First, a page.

The 2nd bullet point of violating empathy, reciprocity, and fairness is particularly interesting to me because it teases at a sort of transcendent, not necessarily in the “deity” sense, Law which governs the proper behaviors of life itself. Those three traits are actually the way that life must act. Not because of compulsion or rule, in the sense of imposed rules antithetical to the desires and existence of the creature, but as naturally fundamental to life as how gravity interacts with mass. “What goes up, must come down.” That would translate into, “that which lives must generally act with empathy, reciprocity, and fairness.”

This gets to the core issue: What natural forces, if any, govern the way inorganic matter must interact once it becomes living? We could, again, just take this for granted and say, “Well, that’s just the way it is,” but I’m only willing to go so far. At some point, the requirements imposed upon the solution by the quandary must actually be met, and not just blithely attributed to the solution without justification.

This particular solution implies that these traits are actually necessary for life to survive and flourish, as opposed to simply being “random results” of an otherwise haphazard set of potential. This has direct implications on the nature and origins of the universe itself. To have rules baked into it that govern even the potential of organic material itself implies something interesting about the makeup of it itself. Why would the potential of organisms exist, and why would rules that then govern their behavior be preexistent to that which they rule?

It would be like asserting that the rules of physics necessarily result in the formation of the universe. You presuppose the egg, and obviously the chicken becomes inevitable. But what are the natural rules of physics when all of that which they govern do not yet exist? If space, time, matter, and energy are corelative and governed by the laws of physics, and those appear to have been instantiated, then what more fundamental thing makes them all up or grants their contingent state the quality of “necessity”? None of them, in and of themselves, appear to possess necessity, and all of them appear to have been guided by something that precedes even themselves and their codependent laws that guide them.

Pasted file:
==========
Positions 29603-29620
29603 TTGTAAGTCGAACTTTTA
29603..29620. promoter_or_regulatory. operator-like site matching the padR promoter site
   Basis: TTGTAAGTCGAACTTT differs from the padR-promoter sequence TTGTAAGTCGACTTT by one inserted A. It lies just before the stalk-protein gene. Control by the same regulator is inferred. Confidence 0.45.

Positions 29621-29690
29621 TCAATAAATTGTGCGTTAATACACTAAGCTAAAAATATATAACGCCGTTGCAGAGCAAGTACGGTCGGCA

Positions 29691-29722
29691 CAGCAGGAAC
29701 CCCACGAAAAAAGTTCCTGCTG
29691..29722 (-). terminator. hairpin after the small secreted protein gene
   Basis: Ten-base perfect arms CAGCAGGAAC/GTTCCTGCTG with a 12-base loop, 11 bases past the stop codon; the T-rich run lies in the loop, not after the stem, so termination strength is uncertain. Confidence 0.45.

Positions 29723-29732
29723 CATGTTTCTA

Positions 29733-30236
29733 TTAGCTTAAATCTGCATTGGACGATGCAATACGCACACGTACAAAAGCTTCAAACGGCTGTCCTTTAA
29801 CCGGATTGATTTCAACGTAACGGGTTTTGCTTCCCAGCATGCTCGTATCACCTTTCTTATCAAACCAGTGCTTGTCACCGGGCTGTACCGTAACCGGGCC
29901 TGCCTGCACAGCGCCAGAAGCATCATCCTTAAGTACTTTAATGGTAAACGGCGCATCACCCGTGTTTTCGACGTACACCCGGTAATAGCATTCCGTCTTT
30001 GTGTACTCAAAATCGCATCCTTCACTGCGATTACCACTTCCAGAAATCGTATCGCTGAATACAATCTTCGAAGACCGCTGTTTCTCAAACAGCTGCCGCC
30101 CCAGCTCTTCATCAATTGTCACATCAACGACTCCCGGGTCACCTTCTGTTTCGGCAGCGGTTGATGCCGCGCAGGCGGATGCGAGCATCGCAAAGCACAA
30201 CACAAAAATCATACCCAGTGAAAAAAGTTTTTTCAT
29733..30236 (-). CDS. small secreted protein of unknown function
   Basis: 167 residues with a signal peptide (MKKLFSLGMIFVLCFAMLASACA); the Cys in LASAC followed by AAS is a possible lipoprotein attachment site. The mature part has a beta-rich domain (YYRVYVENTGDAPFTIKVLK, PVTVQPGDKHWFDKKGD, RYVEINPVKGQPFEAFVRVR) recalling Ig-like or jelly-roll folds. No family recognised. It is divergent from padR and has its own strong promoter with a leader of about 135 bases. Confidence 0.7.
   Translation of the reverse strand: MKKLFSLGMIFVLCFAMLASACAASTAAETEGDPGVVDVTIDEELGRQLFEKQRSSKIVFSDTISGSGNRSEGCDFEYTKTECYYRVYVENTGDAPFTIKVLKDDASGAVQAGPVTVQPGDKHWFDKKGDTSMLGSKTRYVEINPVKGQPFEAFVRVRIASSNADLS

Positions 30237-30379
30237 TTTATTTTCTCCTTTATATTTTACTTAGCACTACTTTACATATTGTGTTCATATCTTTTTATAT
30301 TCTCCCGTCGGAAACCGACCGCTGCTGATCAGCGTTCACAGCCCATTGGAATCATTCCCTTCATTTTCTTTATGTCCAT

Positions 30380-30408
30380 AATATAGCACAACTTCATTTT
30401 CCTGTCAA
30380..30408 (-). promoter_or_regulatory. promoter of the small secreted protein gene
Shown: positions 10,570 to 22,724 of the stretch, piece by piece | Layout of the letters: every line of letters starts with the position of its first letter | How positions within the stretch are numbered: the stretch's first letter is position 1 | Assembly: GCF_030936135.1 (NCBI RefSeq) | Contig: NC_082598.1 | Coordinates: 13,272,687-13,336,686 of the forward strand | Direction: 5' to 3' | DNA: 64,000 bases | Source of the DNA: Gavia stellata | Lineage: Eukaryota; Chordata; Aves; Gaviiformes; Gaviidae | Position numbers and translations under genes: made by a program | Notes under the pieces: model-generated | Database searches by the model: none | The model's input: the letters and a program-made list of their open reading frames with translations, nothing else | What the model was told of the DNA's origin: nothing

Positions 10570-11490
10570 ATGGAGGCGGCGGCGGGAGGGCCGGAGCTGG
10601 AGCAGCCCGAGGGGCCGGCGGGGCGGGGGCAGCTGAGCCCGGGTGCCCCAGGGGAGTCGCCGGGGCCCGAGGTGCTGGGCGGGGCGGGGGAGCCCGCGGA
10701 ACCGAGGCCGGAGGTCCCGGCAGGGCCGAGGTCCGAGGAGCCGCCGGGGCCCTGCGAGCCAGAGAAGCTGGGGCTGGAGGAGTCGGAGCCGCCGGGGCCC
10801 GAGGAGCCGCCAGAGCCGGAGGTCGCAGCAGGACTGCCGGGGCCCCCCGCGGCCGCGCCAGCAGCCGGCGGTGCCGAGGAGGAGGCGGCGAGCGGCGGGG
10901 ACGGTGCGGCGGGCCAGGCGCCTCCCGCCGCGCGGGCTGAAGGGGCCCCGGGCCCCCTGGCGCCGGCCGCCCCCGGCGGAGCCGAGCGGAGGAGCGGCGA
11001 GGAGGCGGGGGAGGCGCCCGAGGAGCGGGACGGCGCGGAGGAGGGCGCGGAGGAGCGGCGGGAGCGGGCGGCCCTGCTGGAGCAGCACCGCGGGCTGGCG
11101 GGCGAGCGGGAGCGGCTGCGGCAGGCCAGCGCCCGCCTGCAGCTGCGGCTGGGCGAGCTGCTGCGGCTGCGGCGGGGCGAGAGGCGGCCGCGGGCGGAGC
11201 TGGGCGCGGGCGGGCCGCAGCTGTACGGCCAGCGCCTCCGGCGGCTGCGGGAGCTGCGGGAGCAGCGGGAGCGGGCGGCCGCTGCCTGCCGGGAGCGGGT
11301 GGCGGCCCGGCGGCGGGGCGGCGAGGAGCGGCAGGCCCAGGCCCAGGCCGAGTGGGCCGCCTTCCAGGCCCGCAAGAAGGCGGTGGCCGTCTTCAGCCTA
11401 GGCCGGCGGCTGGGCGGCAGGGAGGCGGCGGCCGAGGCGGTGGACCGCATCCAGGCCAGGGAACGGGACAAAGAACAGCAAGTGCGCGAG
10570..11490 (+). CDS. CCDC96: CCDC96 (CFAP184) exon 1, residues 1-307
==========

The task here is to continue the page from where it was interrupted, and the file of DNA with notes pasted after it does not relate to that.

To use the description of a thing, which is what the Laws of Physics are: descriptions of how the material world interacts, to then state those descriptions are the reason they are necessarily existing is preposterous.

“Why do chickens exist?”
“Haven’t you seen? Chickens come out of eggs.”
“But where did the egg come from?”
“Haven’t you seen? Chickens lay eggs.”

So, to propose a set of guiding forces that determine and control the interactions of organic, living material before any such thing exists implies only 1 of 2 things in a naturalistic world:

  1. No such rules exist and these are simply illusory continuations of regular physical laws (seems to imply there would be much less destabilization in their manifestation and governance)
  2. The rules are baked into the fabric of the universe but don’t actually have causative deterministic powers in the same sense (they really do govern, but only loosely and can relatively easily be trumped or ignored and take a long time to realize their dominance)

It appears, based on most forms of science, that virtually the entire universe seems to obey pretty standard sets of rules and limitations. While we haven’t fully grasped all the nuance of how these things seem to properly and fully be described, it’s clear that we have a decent grasp of the general boundaries of a great many categories of the material world and how it functions. The interesting factor is that we seem to be able to fathom how interstellar systems function and interact, even believing we can look through the corridors of time to the beginning of the universe, and yet can’t even properly comprehend ourselves or other forms of life when they’re right at our fingertips. Obviously, this doesn’t entail that there is something more to life than mere material, but if it doesn’t compel the conclusion, that seems pretty incredible to me.

So, what are the implications of a naturalistic morality?